And—but I think he learned the wrong lessons from Iraq, because the U.S. was defeated in Iraq. And the only reason that they didn’t have to leave on helicopters suddenly at the end was because the Shiites ethnically cleansed the Sunnis. And it happened around the same time as the Petraeus troop escalation or surge in Iraq. And I think he took the wrong lesson from what happened in Baghdad. He kind of allied with the majority community, and so had a fairly soft landing, and then took it off and tried to replicate it in Afghanistan. That was the big error.
And there’s—this personal issue that cropped up that ruined his career at the end, I think, you know, is very much a minor thing, as a historian, I have to say, compared to, you know, his big exploits in Iraq and Afghanistan. But the tragedy here, I take away, is that even with someone like Petraeus, who had a Ph.D. in international studies, is an intelligent, competent man, I think, often was trying to do the right thing, was put in an impossible situation—that the days when a great power can successfully occupy a Global South country were over with. And the Project for the New American Century simply wouldn’t come to terms with that reality. And so, in many ways, General Petraeus’s career got ruined twice.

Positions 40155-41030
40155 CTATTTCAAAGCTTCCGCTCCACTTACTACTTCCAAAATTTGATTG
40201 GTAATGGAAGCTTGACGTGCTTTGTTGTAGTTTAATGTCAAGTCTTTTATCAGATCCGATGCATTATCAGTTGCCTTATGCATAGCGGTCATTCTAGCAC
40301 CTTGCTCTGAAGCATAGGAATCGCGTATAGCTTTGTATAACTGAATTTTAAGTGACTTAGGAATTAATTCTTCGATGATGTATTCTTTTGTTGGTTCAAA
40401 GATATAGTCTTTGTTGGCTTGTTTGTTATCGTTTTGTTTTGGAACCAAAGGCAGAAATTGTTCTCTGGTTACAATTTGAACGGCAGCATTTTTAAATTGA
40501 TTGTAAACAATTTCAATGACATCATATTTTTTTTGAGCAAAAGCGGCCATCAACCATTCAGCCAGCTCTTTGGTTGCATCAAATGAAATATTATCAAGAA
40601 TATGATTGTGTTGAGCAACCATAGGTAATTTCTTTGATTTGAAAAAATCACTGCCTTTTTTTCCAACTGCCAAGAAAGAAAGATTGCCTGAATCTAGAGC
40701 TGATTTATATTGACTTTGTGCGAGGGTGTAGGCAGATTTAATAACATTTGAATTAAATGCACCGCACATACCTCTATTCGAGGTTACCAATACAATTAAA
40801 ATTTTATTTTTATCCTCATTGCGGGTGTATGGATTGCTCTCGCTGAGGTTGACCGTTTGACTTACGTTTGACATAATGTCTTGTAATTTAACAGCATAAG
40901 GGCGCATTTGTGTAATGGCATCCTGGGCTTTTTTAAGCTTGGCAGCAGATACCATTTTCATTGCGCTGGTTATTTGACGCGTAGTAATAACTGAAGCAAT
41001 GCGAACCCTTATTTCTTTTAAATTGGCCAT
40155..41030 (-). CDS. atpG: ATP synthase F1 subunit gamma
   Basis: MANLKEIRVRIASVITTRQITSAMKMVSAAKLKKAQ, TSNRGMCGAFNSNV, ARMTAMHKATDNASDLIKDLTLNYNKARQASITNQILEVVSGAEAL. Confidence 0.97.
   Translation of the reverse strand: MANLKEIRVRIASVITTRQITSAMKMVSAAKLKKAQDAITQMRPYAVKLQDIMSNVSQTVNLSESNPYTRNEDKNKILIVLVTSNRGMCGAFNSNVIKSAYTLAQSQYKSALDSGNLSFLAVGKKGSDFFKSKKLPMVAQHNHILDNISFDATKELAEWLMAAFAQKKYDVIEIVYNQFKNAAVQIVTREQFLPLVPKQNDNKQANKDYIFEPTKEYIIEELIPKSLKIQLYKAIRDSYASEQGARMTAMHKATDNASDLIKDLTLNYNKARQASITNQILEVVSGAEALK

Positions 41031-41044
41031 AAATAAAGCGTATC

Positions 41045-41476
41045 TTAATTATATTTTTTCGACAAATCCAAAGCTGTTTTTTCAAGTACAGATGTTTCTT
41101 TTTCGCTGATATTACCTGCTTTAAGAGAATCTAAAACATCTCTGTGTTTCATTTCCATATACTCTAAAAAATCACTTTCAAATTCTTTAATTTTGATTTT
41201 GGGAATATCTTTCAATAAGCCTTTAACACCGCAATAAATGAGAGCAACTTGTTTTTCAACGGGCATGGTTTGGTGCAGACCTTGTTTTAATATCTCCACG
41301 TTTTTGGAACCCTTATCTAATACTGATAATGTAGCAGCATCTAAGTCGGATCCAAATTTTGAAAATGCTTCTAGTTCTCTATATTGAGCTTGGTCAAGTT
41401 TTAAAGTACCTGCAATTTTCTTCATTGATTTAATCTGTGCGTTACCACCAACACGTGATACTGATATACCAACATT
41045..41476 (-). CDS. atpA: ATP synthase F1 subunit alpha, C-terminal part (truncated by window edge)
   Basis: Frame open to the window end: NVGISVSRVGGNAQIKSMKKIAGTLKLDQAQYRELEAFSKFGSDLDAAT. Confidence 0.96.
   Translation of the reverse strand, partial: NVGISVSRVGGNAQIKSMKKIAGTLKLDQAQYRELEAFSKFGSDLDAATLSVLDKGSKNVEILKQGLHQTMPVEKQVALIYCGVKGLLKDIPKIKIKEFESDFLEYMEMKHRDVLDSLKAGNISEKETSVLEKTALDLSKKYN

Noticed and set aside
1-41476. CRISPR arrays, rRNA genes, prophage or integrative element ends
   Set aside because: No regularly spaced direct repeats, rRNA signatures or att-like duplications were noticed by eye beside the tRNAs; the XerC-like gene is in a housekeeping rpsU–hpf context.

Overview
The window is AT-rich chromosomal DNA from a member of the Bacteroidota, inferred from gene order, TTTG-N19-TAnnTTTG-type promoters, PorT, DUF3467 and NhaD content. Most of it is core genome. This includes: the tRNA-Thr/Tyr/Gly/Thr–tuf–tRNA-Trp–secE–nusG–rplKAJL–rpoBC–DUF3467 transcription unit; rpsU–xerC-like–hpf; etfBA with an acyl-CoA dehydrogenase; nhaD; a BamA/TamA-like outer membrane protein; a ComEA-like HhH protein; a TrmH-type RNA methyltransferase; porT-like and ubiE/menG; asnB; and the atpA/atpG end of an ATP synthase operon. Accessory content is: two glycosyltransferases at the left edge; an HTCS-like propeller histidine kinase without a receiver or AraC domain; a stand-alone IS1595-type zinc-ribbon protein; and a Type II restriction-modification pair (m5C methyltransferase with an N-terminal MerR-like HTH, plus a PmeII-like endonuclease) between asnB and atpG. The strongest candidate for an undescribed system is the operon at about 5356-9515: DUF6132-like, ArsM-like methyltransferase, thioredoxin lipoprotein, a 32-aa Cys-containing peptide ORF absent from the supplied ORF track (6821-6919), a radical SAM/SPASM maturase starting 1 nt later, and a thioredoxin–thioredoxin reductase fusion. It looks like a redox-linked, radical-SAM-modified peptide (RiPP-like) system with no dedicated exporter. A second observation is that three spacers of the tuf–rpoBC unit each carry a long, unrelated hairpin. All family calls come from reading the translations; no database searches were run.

Spencer Ackerman has also pierced the fog of his own Petraeus worship, concluding that “…a lot of the journalism around Petraeus gave him a pass, and I wrote too much of it. Writing critically about a public figure you come to admire is a journalistic challenge.” Ackerman also questions Broadwell’s access to Petraeus, since she “…didn’t have a journalistic background, and it seemed a bit odd that she was visibly welcomed into Petraeus’ inner circle.”
To give Petraeus his due – and along with his personal decision to allow himself to use Gmail – he might have challenged the CIA to expand its mission beyond the War on Terror.